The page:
Abstract: This article analyzes to forms of local level social organization in Seattle, Washington. Twenty different local communities are rated on characteristics that would make them urban villages or communities of limited liability.
Hall, P. and Spencer-Hall, D. (1982). "The Social Conditions of the Negotiated Order." Urban Life 11(3): 328-49.
Abstract: This article compares the social organization of two midwestern school districts. The conclusion based upon the comparison of the two school districts is that greater levels of citizen participation can result from higher levels of community organization within the proper organizational context.
Hammel, D. (1998). "Modeling Context and Contingency of Gentrification." Journal of Urban Affairs 20(3): 302-26.
Abstract: This study presents the examples of Chicago, Washington DC, Milwaukee and the twin cities of Minneapolis and St. Paul to show the socioeconomic changes gentrification brings to inner cities. While the extent of this change depends upon the context in takes place in, the changes themselves are remarkably similar in the different cities.
Hasson, S. & Ley D. (1994). Neighborhood Organizations and the Welfare State. Toronto: University of Toronto Press.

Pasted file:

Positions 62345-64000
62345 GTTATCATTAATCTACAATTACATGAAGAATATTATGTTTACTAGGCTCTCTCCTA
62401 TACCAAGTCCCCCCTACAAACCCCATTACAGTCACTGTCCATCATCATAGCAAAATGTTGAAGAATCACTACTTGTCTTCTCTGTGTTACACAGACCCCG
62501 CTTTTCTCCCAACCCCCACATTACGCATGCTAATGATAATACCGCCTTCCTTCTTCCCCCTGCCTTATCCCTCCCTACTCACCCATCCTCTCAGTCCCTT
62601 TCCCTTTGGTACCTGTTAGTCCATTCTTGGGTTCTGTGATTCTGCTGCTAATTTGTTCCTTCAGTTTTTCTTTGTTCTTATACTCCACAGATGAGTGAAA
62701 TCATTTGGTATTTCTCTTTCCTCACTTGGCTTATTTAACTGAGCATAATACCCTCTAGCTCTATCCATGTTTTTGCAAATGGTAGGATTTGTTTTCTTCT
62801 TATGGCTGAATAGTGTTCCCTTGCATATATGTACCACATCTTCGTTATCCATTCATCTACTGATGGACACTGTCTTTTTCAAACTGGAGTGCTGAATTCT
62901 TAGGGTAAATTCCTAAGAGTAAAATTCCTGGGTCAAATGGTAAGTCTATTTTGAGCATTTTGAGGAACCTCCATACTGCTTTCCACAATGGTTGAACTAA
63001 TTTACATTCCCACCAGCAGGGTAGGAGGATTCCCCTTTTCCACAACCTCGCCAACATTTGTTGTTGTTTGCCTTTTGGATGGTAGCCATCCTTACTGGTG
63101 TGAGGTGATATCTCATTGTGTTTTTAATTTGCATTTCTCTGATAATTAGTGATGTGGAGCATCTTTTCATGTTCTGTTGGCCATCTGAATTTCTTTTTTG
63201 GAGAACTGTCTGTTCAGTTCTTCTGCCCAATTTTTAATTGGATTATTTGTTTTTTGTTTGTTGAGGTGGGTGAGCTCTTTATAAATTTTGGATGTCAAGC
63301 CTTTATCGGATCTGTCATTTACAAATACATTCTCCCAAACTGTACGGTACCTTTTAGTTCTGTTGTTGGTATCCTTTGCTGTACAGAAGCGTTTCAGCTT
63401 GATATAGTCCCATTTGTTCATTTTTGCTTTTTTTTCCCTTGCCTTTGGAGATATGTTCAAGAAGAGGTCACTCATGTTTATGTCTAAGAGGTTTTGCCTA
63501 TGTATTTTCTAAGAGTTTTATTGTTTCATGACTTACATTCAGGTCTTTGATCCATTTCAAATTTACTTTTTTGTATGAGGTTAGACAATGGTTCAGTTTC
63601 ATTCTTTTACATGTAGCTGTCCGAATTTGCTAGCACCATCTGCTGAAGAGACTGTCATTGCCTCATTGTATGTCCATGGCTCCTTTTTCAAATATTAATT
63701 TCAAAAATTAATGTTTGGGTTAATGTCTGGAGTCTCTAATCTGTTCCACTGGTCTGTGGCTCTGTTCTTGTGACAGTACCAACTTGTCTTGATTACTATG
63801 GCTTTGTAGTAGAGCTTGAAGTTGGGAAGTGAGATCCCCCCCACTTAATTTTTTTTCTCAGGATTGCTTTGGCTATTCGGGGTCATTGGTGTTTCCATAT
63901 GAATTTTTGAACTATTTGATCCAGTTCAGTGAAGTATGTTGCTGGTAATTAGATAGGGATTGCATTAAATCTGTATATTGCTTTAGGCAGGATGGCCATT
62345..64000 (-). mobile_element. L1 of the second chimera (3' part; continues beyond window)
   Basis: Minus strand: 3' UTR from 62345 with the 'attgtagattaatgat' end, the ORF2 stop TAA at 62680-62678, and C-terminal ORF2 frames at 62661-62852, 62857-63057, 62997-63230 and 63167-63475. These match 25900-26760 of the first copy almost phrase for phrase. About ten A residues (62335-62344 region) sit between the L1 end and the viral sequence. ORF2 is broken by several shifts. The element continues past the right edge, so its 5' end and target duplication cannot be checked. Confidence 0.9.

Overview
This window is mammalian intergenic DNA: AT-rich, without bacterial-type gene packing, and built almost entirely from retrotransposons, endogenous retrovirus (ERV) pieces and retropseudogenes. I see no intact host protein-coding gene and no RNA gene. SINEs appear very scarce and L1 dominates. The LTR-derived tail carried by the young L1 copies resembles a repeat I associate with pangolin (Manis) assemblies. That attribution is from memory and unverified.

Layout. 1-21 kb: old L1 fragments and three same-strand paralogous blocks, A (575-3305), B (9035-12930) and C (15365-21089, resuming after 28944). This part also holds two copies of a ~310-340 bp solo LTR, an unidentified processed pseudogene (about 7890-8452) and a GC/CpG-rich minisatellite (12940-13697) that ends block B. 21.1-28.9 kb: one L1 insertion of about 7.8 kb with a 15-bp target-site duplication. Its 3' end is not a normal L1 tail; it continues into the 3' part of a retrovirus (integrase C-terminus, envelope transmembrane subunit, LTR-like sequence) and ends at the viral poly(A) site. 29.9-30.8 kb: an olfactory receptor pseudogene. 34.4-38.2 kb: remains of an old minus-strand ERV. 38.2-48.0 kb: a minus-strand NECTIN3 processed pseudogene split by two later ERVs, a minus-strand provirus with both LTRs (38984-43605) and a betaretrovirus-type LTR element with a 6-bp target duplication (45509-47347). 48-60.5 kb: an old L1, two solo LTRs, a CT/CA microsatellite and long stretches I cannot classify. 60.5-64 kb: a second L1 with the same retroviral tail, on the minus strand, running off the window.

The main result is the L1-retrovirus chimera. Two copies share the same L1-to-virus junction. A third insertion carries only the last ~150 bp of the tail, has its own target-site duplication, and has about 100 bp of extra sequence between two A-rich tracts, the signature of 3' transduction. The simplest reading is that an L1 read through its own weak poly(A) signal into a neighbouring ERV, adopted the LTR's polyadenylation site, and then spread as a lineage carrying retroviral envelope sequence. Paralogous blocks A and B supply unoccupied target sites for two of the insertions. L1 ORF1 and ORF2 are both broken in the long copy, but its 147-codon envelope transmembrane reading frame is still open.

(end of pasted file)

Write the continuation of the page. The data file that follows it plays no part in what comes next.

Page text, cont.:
Abstract: This book tries to present hope for community organization.
Henig, J. & Gale, D. (1987). "The Political Incorporation of Newcomers to Racially Changing Neighborhoods." Urban Affairs Quarterly 22(3): 399-419.
Abstract: This study uses a case study of suburban and inner city Washington DC to look at the political implications of changing racial demographics in neighborhoods.
Henton, D., Melville, J. & Walesh, K. (1997). Grass-Roots Leaders for a New Economy. San Francisco: Jossey-Bass Publishers.
Abstract: This book outlines a new form of community leaderships composed of civic entrepreneurs. The authors look to a partnership between community leadership and business to strengthen communities. Concepts are presented in chapters 1-3 and 8, while advice is given in chapters 4-7.